DEL MAR — As city officials work to obtain a certified housing element, some residents are accusing them of using the state requirement as a means to implement part of Proposition J, a downtown revitalization initiative defeated in the Nov. 6 election that was supported by all council members. Meanwhile, the city attorney presented a worst-case scenario in which the state could require the city to build affordable housing on city parks.
“It looks to me … that items that were rejected by the voters on Nov. 6 in Prop. J have somehow leaked into the housing element,” former Councilman Henry Abarbanel said as the issue was discussed at the Dec. 3 meeting.
“Retribution feels foremost in my mind right now,” resident Drew Cady said. “It feels like this is a convenient way of sort of railroading some of this action through.”
“A part of me is feeling like we said no (to increased density downtown) but it’s going in there anyways,” Robin Crabtree said. “I’m sorry, but I don’t trust you guys … right now.”
“It sounds as though you had a job to do last year that you chose not to do,” Del Mar resident and outgoing County Supervisor Pam Slater-Price said. “That was to work on the housing element at the time that it should have been addressed. That did not need to be a part of Prop. J.”
But not everyone agreed with that assessment.
“I think this has absolutely nothing to do with Prop. J,” resident Barbara Mandel said. “Prop. J didn’t focus on affordable housing. … I see them as very separate.”
Mandel said she believes “there’s a huge miscommunication about what the housing element is supposed to be.”
She said it’s a long-term plan that merely identifies potential but realistic sites for future housing, something the city needs to do given its poor reputation at the county level.
“Del Mar looks terrible in the eyes of the greater San Diego County community,” she said, conveying the tone reflected during several San Diego Association of Governments meetings she attended. “That we cannot come up with 22 units is an embarrassment.”
Mayor Carl Hilliard agreed, saying the head of HCD has said “enough is enough. We’ve been giving you latitude over a long period of time. Don’t kick the can down the road any further.”
The city must have a housing element certified by the state Department of Housing and Community Development by April 27, 2013. Because HCD takes about 90 days to review the document, the preliminary plan must be submitted by Jan. 27.
Following a regional assessment by the San Diego Association of Governments for the 2013-2020 cycle, Del Mar is required to identify sites for 71 housing units. Of those, 10 are penalty units for not currently having a certified plan and 22 must be affordable to those who fall in the low- or very-low income category.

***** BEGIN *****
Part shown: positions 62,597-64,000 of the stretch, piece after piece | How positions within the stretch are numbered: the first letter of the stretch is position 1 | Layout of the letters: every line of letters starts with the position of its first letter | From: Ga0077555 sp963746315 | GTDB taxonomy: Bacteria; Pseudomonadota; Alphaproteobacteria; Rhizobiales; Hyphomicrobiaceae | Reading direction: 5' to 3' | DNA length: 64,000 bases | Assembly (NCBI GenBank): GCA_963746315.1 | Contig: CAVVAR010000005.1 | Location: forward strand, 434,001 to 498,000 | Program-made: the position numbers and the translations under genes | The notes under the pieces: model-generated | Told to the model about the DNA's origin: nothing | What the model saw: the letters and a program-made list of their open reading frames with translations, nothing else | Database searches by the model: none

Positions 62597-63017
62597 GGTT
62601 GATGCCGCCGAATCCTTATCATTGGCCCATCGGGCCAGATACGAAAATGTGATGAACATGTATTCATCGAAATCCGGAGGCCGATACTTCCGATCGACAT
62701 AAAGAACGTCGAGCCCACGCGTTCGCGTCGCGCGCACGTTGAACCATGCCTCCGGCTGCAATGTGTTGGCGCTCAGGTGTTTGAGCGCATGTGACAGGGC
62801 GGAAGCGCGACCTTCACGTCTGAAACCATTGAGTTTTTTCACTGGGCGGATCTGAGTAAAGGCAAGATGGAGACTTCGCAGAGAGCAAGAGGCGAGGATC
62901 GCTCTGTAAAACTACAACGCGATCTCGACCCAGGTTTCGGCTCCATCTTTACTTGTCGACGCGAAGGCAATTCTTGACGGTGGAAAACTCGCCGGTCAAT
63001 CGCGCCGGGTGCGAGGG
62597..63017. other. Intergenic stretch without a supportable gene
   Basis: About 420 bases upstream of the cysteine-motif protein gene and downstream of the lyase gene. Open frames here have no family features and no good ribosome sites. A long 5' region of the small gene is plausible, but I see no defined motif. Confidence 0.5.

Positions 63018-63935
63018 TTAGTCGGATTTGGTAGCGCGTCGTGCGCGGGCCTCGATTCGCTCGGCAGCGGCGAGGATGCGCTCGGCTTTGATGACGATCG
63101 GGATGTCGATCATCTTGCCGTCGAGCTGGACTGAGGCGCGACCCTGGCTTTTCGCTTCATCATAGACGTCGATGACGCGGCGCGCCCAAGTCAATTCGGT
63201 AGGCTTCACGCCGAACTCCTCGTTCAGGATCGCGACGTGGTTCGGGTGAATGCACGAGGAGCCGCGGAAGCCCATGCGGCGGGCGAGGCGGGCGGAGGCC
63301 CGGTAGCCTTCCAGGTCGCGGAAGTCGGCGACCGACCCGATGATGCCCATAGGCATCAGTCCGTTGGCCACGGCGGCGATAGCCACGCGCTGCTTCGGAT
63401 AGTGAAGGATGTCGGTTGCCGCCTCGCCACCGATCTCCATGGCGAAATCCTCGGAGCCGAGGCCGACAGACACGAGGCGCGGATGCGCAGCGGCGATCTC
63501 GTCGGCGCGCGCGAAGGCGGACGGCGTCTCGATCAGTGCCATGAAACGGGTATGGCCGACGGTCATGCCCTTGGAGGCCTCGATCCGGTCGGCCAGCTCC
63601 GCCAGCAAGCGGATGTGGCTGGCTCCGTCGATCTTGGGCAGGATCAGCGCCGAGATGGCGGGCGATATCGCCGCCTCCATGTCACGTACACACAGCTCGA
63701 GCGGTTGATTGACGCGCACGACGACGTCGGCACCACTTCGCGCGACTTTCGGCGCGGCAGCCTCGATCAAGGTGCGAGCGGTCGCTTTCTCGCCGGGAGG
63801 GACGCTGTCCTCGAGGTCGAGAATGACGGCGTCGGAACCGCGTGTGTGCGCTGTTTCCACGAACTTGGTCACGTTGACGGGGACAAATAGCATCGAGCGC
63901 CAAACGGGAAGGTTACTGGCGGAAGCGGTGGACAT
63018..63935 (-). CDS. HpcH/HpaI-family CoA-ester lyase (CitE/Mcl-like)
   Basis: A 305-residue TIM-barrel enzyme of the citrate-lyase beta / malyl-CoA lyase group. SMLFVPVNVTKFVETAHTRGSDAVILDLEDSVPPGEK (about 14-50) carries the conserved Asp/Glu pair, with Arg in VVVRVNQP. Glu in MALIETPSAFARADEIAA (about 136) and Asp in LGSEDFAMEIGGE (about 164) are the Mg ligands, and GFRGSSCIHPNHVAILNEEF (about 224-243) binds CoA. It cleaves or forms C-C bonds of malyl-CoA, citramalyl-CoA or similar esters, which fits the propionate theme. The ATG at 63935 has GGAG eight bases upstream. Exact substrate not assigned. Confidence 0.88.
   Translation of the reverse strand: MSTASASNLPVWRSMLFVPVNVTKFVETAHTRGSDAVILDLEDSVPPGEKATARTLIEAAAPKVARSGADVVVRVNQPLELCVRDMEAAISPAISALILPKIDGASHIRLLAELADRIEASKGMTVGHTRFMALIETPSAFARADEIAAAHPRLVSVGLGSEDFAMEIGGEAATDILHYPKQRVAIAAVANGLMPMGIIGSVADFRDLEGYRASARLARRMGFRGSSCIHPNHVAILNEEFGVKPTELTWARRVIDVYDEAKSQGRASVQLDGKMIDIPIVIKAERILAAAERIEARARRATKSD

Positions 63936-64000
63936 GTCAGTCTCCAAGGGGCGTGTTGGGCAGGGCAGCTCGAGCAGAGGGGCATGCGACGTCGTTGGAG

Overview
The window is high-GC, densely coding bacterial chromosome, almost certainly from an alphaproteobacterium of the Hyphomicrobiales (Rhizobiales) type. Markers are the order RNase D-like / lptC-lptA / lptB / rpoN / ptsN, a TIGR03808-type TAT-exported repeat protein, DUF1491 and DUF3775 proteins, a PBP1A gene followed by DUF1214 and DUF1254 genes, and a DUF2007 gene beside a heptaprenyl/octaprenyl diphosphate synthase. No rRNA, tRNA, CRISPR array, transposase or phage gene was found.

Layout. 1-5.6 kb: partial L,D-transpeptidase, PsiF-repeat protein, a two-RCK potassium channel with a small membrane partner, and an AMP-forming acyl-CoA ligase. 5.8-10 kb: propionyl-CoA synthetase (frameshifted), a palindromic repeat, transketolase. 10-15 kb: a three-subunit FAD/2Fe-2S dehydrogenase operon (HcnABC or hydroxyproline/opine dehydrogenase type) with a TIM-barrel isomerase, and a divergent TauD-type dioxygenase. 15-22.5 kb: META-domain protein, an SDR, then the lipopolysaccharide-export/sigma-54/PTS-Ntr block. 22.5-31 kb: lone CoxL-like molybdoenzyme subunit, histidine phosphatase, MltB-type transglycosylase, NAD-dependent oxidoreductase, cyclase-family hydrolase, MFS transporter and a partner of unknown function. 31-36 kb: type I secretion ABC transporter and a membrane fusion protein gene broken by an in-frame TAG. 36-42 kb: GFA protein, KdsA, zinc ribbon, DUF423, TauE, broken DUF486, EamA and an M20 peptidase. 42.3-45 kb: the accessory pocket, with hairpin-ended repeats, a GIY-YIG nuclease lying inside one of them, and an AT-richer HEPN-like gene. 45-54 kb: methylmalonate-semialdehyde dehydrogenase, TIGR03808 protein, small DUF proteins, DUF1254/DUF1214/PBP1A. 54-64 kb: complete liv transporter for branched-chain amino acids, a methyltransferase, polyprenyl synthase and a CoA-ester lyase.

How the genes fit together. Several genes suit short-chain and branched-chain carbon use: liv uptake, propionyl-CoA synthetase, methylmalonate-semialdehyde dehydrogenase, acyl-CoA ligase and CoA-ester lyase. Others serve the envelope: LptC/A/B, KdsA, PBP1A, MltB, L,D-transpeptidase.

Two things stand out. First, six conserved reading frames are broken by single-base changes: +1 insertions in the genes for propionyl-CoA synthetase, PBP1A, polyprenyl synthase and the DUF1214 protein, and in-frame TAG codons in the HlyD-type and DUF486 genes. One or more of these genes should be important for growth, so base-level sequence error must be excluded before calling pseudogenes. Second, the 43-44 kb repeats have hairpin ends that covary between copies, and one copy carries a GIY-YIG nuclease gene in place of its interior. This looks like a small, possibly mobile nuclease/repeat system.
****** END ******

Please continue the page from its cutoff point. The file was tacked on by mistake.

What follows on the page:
While the units don’t need to be built, the city must demonstrate they can be.
City Attorney Leslie Devaney said a number of cities in the state, like Del Mar, have been out of compliance with no action taken by HCD. However, Devaney said, HCD officials have indicated penalties will be on the table going forward.
She likened the department to a sleeping lion that could be awakened at any time. If and when that happens, there’s no way to know how it will react, she said.
HCD could require the city to be compliant within 60 days, deem all approved permits as at-risk or put a moratorium on issuing any building permits, Devaney said.
“The HCD could decide during a moratorium to impose low-income housing on city-owned lands and your parks,” she said. “That is a potential carnage.”
“We do not plan based upon the promise of grants or the fear of litigation,” former Councilman Dave Druker said. “We plan based upon what is best for the community. … We’ve always done it that way.”
HCD has determined, in Del Mar, the affordable requirement could be met by increasing density to allow 20 units per acre, a low number compared to some cities. Proposition J included plans to add mixed-used development and increased density in the downtown area.
After the initiative failed, council members at the Nov. 19 meeting directed staff look at modifying some or all of the central commercial zone development standards from the current one dwelling unit per parcel to 20 units.
That plan was scheduled for discussion at the Dec. 3 council meeting and adoption at the Dec. 5 Planning Commission before being sent to HCD.
“I don’t think that there’s anything sinister (that’s) been plotted here,” Councilman Mark Filanc said, adding that Proposition J likely failed for a variety of reasons, not just the density element.
Because it didn’t pass, Filanc said, the city needs to move on.
Council opted to continue the discussion at the Dec. 5 Planning Commission meeting and hold another workshop possibly before the end of the year, and again in January.
“I think it’s more important that we get that input,” Filanc said. “I think I would rather face that lion than the repercussions of all the citizens of Del Mar.”
Councilman Terry Sinnott also said he would rather consider constructive suggestions from the community than go forward with the plan presented at the Dec. 3 meeting.
“The timing is just unfortunate,” he said. “I think we need to kind of regroup, readjust. It’s not going to be a killer, but it’s going to be tough to do but I think we can do it.”
Hilliard said drafting a housing element is made more difficult because 20 percent of the city is occupied by the Del Mar Fairgrounds, a state agency over which the city has no control.
He said a portion of the land in the city is in the 100-year flood zone, some areas are slopes the California Coastal Commission won’t allow the city to build on and the city is built out.
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